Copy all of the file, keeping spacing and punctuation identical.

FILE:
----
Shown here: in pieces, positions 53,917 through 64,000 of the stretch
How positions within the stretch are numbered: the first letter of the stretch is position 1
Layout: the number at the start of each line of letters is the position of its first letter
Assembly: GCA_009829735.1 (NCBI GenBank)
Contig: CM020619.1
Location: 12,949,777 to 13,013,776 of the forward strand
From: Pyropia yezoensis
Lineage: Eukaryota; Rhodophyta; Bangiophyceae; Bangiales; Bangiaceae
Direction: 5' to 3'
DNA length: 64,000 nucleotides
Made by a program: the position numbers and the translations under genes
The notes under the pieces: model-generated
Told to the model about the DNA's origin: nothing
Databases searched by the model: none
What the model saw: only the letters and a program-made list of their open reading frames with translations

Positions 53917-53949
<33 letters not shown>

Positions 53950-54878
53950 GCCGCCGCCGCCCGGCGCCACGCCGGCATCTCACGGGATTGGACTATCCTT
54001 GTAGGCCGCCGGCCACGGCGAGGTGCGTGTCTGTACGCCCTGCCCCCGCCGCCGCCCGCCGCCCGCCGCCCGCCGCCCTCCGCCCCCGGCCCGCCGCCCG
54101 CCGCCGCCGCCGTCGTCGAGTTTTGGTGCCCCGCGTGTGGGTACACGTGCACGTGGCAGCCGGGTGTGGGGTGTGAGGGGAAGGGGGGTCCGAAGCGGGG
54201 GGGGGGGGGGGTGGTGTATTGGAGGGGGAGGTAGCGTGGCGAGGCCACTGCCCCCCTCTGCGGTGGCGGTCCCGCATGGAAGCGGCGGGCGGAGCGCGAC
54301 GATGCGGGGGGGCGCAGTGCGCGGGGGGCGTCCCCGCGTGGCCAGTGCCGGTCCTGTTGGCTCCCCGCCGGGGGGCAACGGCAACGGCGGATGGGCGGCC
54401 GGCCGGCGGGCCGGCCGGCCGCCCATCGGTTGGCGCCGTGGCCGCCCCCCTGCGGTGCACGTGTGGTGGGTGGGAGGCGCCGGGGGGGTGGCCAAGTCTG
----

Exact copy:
Shown here: in pieces, positions 53,917 through 64,000 of the stretch
How positions within the stretch are numbered: the first letter of the stretch is position 1
Layout: the number at the start of each line of letters is the position of its first letter
Assembly: GCA_009829735.1 (NCBI GenBank)
Contig: CM020619.1
Location: 12,949,777 to 13,013,776 of the forward strand
From: Pyropia yezoensis
Lineage: Eukaryota; Rhodophyta; Bangiophyceae; Bangiales; Bangiaceae
Direction: 5' to 3'
DNA length: 64,000 nucleotides
Made by a program: the position numbers and the translations under genes
The notes under the pieces: model-generated
Told to the model about the DNA's origin: nothing
Databases searched by the model: none
What the model saw: only the letters and a program-made list of their open reading frames with translations

Positions 53917-53949
<33 letters not shown>

Positions 53950-54878
53950 GCCGCCGCCGCCCGGCGCCACGCCGGCATCTCACGGGATTGGACTATCCTT
54001 GTAGGCCGCCGGCCACGGCGAGGTGCGTGTCTGTACGCCCTGCCCCCGCCGCCGCCCGCCGCCCGCCGCCCGCCGCCCTCCGCCCCCGGCCCGCCGCCCG
54101 CCGCCGCCGCCGTCGTCGAGTTTTGGTGCCCCGCGTGTGGGTACACGTGCACGTGGCAGCCGGGTGTGGGGTGTGAGGGGAAGGGGGGTCCGAAGCGGGG
54201 GGGGGGGGGGGTGGTGTATTGGAGGGGGAGGTAGCGTGGCGAGGCCACTGCCCCCCTCTGCGGTGGCGGTCCCGCATGGAAGCGGCGGGCGGAGCGCGAC
54301 GATGCGGGGGGGCGCAGTGCGCGGGGGGCGTCCCCGCGTGGCCAGTGCCGGTCCTGTTGGCTCCCCGCCGGGGGGCAACGGCAACGGCGGATGGGCGGCC
54401 GGCCGGCGGGCCGGCCGGCCGCCCATCGGTTGGCGCCGTGGCCGCCCCCCTGCGGTGCACGTGTGGTGGGTGGGAGGCGCCGGGGGGGTGGCCAAGTCTG